Title: Outlaws of Time: The Legend of Sam Miracle
Author: N.D. Wilson
Series: Outlaws of Time
Recommended for: Tweens and up, especially those who’ve read Percy Jackson/Harry Potter and want more, but any who love action/adventure/fantasy/sci-fi, or are at least willing to try it. Also Firefly Fankids.
Call Number/Link: J FIC WILSON
Synopsis: “Misfit twelve-year-old Sam Miracle’s life is made up of dreams, dreams where he’s a courageous, legendary hero instead of a foster kid with two bad arms that can barely move. Sometimes these dreams feel so real, they seem like forgotten memories. And sometimes they make him believe that his arms might come alive again. But Sam is about to discover that the world he knows and the world he imagines are separated by only one thing: time. And that separation is only an illusion. The laws of time can be bent and shifted by people with special magic that allows them to travel through the past, present, and future. But not all of these “time walkers” can be trusted. One is out to protect Sam so that he can accept his greatest destiny, and another is out to kill him so that a prophecy will never be fulfilled. However, it’s an adventurous girl named Glory and two peculiar snakes who show Sam the way through the dark paths of yesterday to help him make sure there will be a tomorrow for every last person on earth.” — Amazon.com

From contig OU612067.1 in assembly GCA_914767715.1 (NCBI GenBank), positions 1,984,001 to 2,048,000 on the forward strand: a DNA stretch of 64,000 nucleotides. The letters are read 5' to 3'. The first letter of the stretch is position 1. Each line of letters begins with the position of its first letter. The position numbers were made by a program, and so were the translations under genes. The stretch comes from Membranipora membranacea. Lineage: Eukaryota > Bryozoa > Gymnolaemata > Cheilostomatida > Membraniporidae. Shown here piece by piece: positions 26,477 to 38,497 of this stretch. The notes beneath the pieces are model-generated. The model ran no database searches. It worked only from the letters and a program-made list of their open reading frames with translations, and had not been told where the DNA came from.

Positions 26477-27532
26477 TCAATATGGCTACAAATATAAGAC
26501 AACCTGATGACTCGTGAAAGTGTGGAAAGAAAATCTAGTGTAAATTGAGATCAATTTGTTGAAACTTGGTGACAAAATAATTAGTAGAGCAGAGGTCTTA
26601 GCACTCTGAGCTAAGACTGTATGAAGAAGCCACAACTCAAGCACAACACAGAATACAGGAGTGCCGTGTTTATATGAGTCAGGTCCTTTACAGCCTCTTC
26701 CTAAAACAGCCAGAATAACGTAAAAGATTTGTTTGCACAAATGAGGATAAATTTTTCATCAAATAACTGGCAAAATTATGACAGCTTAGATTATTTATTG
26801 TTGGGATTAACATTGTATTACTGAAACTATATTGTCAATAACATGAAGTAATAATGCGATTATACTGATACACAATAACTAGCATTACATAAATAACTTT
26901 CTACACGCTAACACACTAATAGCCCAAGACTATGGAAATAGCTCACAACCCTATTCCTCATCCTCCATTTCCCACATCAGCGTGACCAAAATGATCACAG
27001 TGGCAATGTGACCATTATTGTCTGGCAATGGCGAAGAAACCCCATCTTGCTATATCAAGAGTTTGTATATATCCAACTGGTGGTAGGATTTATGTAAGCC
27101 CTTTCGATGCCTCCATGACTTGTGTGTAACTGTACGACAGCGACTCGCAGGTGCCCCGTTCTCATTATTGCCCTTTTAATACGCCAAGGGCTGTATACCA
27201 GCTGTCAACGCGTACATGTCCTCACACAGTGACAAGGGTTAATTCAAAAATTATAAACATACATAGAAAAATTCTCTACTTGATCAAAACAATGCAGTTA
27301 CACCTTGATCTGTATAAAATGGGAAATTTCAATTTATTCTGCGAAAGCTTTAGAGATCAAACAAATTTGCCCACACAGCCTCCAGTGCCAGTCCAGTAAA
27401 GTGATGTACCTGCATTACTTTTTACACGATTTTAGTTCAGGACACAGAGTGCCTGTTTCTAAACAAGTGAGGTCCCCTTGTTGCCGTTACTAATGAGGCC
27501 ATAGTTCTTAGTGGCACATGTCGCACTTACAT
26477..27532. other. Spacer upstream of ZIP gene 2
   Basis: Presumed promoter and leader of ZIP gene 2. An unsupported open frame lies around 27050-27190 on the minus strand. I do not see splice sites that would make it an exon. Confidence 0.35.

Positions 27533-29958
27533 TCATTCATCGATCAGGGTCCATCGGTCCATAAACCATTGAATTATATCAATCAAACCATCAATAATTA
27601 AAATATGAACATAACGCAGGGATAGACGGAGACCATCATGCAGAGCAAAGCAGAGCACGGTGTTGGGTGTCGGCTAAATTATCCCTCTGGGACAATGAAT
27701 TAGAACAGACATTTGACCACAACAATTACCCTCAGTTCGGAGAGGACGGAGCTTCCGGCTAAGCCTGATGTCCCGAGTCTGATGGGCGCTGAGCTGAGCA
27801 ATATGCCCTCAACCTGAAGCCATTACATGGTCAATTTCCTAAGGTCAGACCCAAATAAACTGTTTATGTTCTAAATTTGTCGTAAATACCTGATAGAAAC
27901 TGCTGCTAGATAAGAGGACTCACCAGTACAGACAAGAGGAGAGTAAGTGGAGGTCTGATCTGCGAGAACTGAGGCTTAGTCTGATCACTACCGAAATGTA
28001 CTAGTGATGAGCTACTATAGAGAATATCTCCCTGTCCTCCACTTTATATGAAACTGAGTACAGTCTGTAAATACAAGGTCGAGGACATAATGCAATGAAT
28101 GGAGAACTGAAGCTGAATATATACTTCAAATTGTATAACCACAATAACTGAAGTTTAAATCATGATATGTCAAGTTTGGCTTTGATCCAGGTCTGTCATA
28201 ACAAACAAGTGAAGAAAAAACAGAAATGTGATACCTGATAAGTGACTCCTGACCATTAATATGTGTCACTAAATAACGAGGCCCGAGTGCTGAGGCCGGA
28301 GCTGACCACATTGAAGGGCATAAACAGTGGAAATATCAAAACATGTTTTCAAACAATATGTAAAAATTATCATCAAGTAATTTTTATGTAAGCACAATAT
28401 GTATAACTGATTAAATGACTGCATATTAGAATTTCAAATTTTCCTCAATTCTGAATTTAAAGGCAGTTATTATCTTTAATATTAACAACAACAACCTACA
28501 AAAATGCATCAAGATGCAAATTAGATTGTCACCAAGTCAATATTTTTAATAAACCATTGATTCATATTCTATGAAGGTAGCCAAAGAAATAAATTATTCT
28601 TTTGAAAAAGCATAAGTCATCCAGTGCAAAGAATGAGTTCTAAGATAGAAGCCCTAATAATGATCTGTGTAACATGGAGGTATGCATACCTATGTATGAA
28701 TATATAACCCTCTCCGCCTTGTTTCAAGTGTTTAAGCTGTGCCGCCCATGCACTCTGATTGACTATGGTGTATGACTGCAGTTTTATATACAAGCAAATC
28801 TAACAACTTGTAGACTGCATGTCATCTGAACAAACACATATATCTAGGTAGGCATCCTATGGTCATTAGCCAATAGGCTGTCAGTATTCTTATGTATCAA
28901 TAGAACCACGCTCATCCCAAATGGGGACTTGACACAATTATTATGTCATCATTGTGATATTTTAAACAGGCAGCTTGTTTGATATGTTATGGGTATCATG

Hold onto your hats! This book picked me up and spun me around and dropped me into a world of Old West gunfights; time travel; mysterious magic; and more until I didn’t quite know which way was up (in a good way). The adventures are exciting and the story is excellent. While there is a fair bit of violence, it is at the service of the story–that is, it is NOT violence for violence’s sake, and its costs and effects are clearly shown–and the story would probably not be a problem for an average reader.
Time travel, although a very tricky thing to write, is handled well here, too; I have no idea if it jives at all with the laws of physics, but I was able to follow the line of logic without too much trouble, and don’t think it would confuse readers who are used to fantasy or science fiction. As for the characters, the heroes and villains are all very well and clearly drawn without veering into stereotypes (although I think the author let himself have quite a lot of fun with the villains.) The ending, while fairly satisfying, requires a sequel. No ifs, ands, or buts about it; we have to know what happens next!